UK brand’s unit broke laws on nature reserve

By Li Xuanmin Source:Global Times Published: 2017/12/7 21:13:51

A Land Rover Discovery SVX sits on display at an auto show in Los Angeles, California on December 1. Photo: VCG


UK-based Jaguar Land Rover was thrown into the limelight in recent days after the premium car maker's Chinese subsidiary organized a marketing activity that illegally crossed Lop Nor, a national nature reserve in Northwest China's Xinjiang Uyghur Autonomous Region.

The Chinese public has been outraged at Land Rover's reported breaking of the law. Analysts said that as competition intensifies in the domestic second-tier luxury car market, the incident may take a toll on the brand's reputation and affect its sales in China. 

Controversial campaign

On November 10, Land Rover China launched a promotional campaign entitled "Discover endless world and go to Lop Nor," with a fleet of 14 Land Rover vehicles set to pass through Lop Nor, according to a post on its Weibo account the same day.

Detailed updates on the event, including videos and photos showing the locations of the fleet - which was shown inside Lop Nor - were posted on its Weibo account in the following four days. Those posts had been deleted as of press time.

Under Chinese laws, Lop Nor is a national nature reserve for wild camels that was set up in 1986, and human activity is prohibited in such regions, including tourism and expeditions.

As public discussion on the matter mounted, the management bureau of the nature reserve in Lop Nor started an investigation and wrote to Land Rover on December 1 seeking further explanation, said a report by news website sina.com.cn last week.

After a meeting with the company on Wednesday, the management bureau said it had verified the facts about the reported trespassing and imposed administrative penalties on the company and related persons with the maximum fines allowed by law, according to a report by domestic news site thepaper.cn on Thursday.

Land Rover could face fines of up to 10,000 yuan ($1,512), according to regulations on the protection of Lop Nor. Also, each person involved could be fined 5,000 yuan, the report said.

On Wednesday, Land Rover sent the Global Times its latest statement, noting that the company "sincerely apologizes for the [marketing campaign] and accepts the investigation result and penalties by the management bureau."

Employees involved in the matter have been ordered suspended during the investigation, and a third-party event organizer is also under investigation, according to the statement.

"Land Rover China will bear its social responsibility and contribute to China's environmental protection," the statement read.

Public anger

The Chinese public has been angered by Land Rover's lawbreaking as well as its slow reaction to public inquiries.

"Big brand, yet arrogant and ignorant of domestic laws," a netizen named Lishamener said in her Weibo account on Tuesday.

She noted that Land Rover's "illegal promotional campaign has had a serious social influence and set a negative example for the public."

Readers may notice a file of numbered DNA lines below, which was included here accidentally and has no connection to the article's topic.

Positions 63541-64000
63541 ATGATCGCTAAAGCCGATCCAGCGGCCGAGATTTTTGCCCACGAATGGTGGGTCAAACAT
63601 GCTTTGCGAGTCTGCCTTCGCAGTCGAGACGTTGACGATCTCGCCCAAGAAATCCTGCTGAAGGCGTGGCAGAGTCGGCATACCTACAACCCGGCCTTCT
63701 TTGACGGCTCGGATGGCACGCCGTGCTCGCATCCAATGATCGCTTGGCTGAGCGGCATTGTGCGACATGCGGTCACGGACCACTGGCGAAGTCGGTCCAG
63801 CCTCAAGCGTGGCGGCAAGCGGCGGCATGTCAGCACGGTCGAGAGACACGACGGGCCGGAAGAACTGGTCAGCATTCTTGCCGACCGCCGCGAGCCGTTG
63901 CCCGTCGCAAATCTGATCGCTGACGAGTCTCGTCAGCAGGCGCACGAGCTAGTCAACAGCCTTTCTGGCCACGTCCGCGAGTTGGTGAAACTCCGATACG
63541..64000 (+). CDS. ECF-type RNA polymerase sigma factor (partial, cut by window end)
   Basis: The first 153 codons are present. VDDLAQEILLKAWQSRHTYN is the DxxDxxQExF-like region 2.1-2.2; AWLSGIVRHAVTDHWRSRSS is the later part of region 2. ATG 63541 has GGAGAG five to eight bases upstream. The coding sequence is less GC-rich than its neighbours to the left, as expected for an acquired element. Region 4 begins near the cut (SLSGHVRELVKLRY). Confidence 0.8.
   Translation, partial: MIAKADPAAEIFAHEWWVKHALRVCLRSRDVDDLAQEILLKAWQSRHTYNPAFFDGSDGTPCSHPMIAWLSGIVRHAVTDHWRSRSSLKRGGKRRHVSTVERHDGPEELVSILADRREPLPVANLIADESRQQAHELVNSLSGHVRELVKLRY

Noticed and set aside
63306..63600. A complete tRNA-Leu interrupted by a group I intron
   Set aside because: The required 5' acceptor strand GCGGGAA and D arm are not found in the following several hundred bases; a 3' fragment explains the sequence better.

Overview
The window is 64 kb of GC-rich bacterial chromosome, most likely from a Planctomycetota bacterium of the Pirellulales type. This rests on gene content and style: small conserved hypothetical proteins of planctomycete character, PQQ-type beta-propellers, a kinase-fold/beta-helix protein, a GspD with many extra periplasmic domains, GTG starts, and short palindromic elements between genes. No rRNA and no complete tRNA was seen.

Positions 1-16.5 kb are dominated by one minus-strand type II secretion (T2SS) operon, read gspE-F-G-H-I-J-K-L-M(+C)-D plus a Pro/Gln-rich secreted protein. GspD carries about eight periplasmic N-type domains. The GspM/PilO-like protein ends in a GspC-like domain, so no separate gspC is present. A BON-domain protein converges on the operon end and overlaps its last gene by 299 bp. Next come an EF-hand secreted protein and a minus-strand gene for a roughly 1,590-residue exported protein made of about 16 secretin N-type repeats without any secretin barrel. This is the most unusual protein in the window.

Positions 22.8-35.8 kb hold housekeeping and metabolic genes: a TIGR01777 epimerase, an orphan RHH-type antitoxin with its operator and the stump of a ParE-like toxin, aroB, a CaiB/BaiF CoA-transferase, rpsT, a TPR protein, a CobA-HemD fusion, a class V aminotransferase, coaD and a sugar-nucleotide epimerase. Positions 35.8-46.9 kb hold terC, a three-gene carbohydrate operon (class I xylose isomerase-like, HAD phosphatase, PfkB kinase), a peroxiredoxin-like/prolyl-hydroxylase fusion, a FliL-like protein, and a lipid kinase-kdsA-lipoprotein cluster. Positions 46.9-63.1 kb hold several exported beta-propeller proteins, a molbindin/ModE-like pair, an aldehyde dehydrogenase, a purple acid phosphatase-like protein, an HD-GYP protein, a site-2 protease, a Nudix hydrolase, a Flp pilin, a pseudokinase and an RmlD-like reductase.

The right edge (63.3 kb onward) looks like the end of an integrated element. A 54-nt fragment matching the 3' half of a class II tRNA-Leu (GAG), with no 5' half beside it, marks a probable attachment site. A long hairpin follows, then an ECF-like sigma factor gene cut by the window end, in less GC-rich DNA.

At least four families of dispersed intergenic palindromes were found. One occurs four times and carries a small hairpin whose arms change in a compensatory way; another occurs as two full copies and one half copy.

A 33-year-old Beijing resident surnamed Wang told the Global Times on Wednesday that he has been disappointed in Land Rover's attitude, and probably will not opt for the brand if he buys an off-road vehicle.

"If [Land Rover] was aware of the regulation yet still managed to transgress the law, the brand is directly challenging China's legal system… Should the Chinese general public tolerate a foreign brand like that?" Wang asked, while urging the brand to focus on its management culture and social responsibility.

Feng Shiming, a car analyst with Menutor Consulting, agreed. He told the Global Times on Wednesday that the incident reflected the UK premium car brand's self-centered philosophy and disrespect of the Chinese market.

"The marketing campaign aims to show off the vehicles' performance, but has Land Rover considered drivers' safety and compliance with domestic laws? Personally, I don't think so."

Chen Shihua, director of the information department of the China Association of Automobile Manufacturers, said that the premium car maker will lose Chinese consumers' trust because of the event.

Land Rover has already experienced slumping sales in the Chinese market and lost its position as the leader in the domestic second-tier luxury segment to US-based rival Cadillac.

"The illegal marketing campaign is likely to further damage its brand image and exacerbate the [sales] trend," Feng said. He also pointed to the brand's ill-defined market positioning and user-unfriendly vehicle interior design.

In October, Jaguar Land Rover sold 12,321 vehicles in China, up 12 percent year-on-year, according to data released by the company in November. The growth rate was lower than any of its foreign rivals, Feng said.

Its October sales volume was also eclipsed when compared with Cadillac and Japan-based Lexus.


Newspaper headline: Land Rover in limelight over Lop Nor promotion


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